24. Cunningham, J. (2003). The impact of trauma work on social work clinicians: Empirical findings. Social Work, 48(4), 450–459.CrossRefGoogle Scholar
  25. Drisko, J. (2013). Revisiting clinical learning in social work education. Eda Goldstein memorial lecture. New York: New York University School of Social Work.Google Scholar
  26. Drisko, J. (2014). What is clinical social work? In Paper presented at the Smith College School for Social Work. Northampton, Massachusetts.Google Scholar
  27. Drisko, J., Berenson, L., & Hunnicutt, C. (2015). A national content analysis of PhD program objectives and curriculum: Do programs address the full range of social work’s needs? Journal of Teaching in Social Work, 35(1–2), 14–28.CrossRefGoogle Scholar
  28. Drisko, J., & Grady, M. (2012). Evidence-based practice in clinical social work. New York: Springer.CrossRefGoogle Scholar
  29. Drisko, J., & Simmons, B. (2012). The evidence base for psychodynamic psychotherapy. Smith College Studies in Social Work, 82(4), 374–400.CrossRefGoogle Scholar
  30. Dubois, C. (2012). Introduction. Smith College Studies in Social Work, 82(2–3), 113–115.Google Scholar
  31. Ewalt, P. (Ed.). (1978). Toward a definition of clinical social work. Washington, DC: National Association of Social Workers.Google Scholar
  32. Fagan-Wilen, R., Springer, R., Ambrisino, B., & White, B. (2006). The support of adjunct faculty: An academic imperative. Social Work Education, 25(1), 35–55.CrossRefGoogle Scholar
  33. Fonagy, A., & Roth, P. (2005). What works for whom? A critical review of psychotherapy research. NY: Guilford Press.Google Scholar
  34. Friedman, L., Luborsky, S., et al. (2001). The penn psychoanalytic treatment collection: A set of complete and recorded psychoanalyses as a research resource. Journal of Psychoanalytic Association, 49(1), 217–233.CrossRefGoogle Scholar
  35. Gabriel, T. (2010). Mental health: Needs seen growing at colleges. http://www.nytimes.com/2010/12/20/health.html
  36. Glover, R., Miller, J., & Sadowski, S. (2012). Proceedings on the state budget crisis and the behavioral health treatment gap. Retrieved from www.nasmhpd.org/docs/Summary-Congressional%20Briefing_March%2022_Website.pdf
  37. Goldstein, E. (1996). What is clinical social work? Looking back to move ahead. Clinical Social Work Journal, 24, 89–104.CrossRefGoogle Scholar
  38. Goldstein, E. (2007). Social work education and clinical learning: Yesterday, today and tomorrow. Clinical Social Work Journal, 35, 15–23.CrossRefGoogle Scholar
  39. Goodenough, A. (2014). Expansion of mental health care hits obstacles. Retrieved from http://nytimes.com/2014/08/28/us/expansion-of-mental-health-care-hits-
  40. Groshong, L. (2009). Clinical social work practice and regulation: An overview. Lanham, MD: University Press of America.Google Scholar
  41. Herman, J. L. (1997). Trauma and recovery: The aftermath of violence from domestic abuse to political terror [(Previous ed.: 1992) ed.]. New York: Basic Books.Google Scholar
  42. Hodgkin, D., Horgan, C., Garnick, D., & Merrick, E. (2009). Benefit limits for behavioral health care in private U.S. health plans. Administration and Policy in Mental Health and Mental Health Services Research36(1), 15–23.PubMedCentralPubMedCrossRefGoogle Scholar
  43. Hong, J. S., & Eamon, M. K. (2012). Students’ perceptions of unsafe schools: An ecological analysis. Journal of Child and Family Studies, 21, 428–438.CrossRefGoogle Scholar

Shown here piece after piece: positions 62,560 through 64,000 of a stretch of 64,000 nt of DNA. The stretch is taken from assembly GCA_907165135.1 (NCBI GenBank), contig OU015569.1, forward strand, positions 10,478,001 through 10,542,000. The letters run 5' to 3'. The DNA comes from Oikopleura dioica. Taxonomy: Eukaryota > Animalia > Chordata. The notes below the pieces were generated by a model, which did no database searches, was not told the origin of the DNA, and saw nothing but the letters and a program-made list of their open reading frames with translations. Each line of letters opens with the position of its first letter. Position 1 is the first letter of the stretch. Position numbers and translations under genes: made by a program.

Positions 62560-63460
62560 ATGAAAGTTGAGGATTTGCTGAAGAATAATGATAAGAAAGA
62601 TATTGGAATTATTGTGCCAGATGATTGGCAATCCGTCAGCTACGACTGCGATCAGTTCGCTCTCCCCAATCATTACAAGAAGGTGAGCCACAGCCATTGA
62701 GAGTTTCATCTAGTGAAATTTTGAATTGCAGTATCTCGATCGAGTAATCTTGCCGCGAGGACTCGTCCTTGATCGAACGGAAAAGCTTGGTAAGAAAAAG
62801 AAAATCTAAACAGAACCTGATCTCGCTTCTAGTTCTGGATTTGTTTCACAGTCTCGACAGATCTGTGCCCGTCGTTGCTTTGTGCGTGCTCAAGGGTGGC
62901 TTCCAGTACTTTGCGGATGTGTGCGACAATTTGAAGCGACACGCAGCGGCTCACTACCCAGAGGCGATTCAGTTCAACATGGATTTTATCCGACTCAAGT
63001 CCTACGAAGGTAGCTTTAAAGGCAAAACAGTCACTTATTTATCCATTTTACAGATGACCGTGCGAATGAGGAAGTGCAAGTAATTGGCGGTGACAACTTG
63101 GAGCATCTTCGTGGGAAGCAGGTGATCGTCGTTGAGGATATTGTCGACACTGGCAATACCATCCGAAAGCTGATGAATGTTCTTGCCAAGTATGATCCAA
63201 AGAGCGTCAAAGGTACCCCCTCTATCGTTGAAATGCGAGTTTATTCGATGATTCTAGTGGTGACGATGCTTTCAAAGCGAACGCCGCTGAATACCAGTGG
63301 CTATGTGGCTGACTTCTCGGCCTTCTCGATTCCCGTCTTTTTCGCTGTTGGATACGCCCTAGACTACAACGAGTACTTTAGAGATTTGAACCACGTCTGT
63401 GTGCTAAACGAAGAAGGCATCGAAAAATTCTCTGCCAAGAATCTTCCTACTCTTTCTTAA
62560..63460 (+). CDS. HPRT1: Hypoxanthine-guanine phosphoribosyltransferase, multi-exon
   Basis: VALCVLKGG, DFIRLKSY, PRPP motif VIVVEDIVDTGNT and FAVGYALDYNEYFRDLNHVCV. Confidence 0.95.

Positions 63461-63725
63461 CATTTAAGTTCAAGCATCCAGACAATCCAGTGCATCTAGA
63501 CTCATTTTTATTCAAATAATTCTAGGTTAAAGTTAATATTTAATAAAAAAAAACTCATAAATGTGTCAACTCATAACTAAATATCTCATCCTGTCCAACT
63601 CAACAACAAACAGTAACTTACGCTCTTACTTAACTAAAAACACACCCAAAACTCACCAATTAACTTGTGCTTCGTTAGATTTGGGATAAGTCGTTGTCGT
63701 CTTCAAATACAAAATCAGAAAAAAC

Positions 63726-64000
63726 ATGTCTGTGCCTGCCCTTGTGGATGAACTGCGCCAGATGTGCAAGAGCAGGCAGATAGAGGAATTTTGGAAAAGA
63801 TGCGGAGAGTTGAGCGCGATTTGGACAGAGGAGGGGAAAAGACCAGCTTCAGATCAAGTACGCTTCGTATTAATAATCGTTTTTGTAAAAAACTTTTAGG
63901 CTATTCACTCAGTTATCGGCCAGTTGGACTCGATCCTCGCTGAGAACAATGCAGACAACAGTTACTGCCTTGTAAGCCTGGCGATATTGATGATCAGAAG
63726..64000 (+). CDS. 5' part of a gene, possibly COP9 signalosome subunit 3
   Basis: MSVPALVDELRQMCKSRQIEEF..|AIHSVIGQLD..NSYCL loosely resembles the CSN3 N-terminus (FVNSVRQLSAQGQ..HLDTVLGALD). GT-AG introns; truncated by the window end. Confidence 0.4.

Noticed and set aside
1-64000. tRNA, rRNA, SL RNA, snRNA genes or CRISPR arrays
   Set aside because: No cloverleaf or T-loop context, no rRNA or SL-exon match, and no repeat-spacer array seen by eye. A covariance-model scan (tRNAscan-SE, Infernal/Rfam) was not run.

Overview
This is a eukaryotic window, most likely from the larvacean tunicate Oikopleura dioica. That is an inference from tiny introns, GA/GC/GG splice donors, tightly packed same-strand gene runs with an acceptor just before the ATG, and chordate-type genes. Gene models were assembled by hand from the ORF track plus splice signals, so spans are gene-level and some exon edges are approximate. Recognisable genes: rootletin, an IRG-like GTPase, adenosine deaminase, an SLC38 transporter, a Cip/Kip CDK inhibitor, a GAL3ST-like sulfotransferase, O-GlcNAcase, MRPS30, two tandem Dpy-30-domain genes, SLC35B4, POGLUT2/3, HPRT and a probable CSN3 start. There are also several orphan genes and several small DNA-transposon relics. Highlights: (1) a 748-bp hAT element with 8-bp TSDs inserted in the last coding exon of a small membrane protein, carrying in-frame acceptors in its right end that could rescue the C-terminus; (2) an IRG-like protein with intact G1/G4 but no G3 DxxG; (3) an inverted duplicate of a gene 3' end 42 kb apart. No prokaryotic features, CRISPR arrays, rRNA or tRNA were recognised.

44. Insel, T. (2008). Assessing the economic costs of serious mental illness. American Journal of Psychiatry, 165, 663–669.PubMedCrossRefGoogle Scholar
  45. Insel, T. (2011). The economics of health care reform. Retrieved from www.nimh.nih.gov/about/director/2011/the-economics-of-health-care-reform.shtml
  46. Institute of Medicine. (2006). Committee on crossing the chasm: Adaption to mental health and addictive disorders. Washington, D.C: National Academies Press.Google Scholar
  47. Johnson, Y., & Munch, S. (2010). Faculty with practice experience: The new dinosaurs in the social work academy? Journal of Social Work Education, 46(1), 57–65.CrossRefGoogle Scholar
  48. Kahneman, D. (2011). Thinking fast and slow. New York: Farrar, Straus & Giroux.Google Scholar
  49. Kelly, M. S., Berzin, S. C., Frey, A., Alvarez, M., Shaffer, G., & O’Brien, K. (2010). The state of school social work: Findings from the national school social work survey. School Mental Health, 2, 132–141.CrossRefGoogle Scholar
  50. Kita, E. (2012). Making it thinkable: A psychodynamic approach to the problems of prisoners and prisons. In J. Berzoff (Ed.), Falling through the cracks: Psychodynamic practice with vulnerable and oppressed populations (pp. 40–75). New York: Columbia University Press.Google Scholar
  51. Knight, C. (2001). The process of field instruction: BSW and MSW views of effective supervision. Journal of Social Work Education, 37(2), 357–379.Google Scholar
  52. Kokaliari, E., Byers, D., & Berzoff, J. (2014.) Social work under occupation: The Palestinian student perspective, in press, Journal of Teaching and Social Work.Google Scholar
  53. Kristof, N., (2014b). Inside a mental hospital called jail. www.nytimes.com/2014/02/09/sundatinside-a-mental-hospital-called-jail.html?-r=0.
  54. Lawson, R. R., & McHenry, K. (2011). Emerging opportunities for palliative care social workers. In T. Altilio & S. A. Green (Eds.), Oxford textbook of palliative social work (pp. 351–358). New York: Oxford University Press.CrossRefGoogle Scholar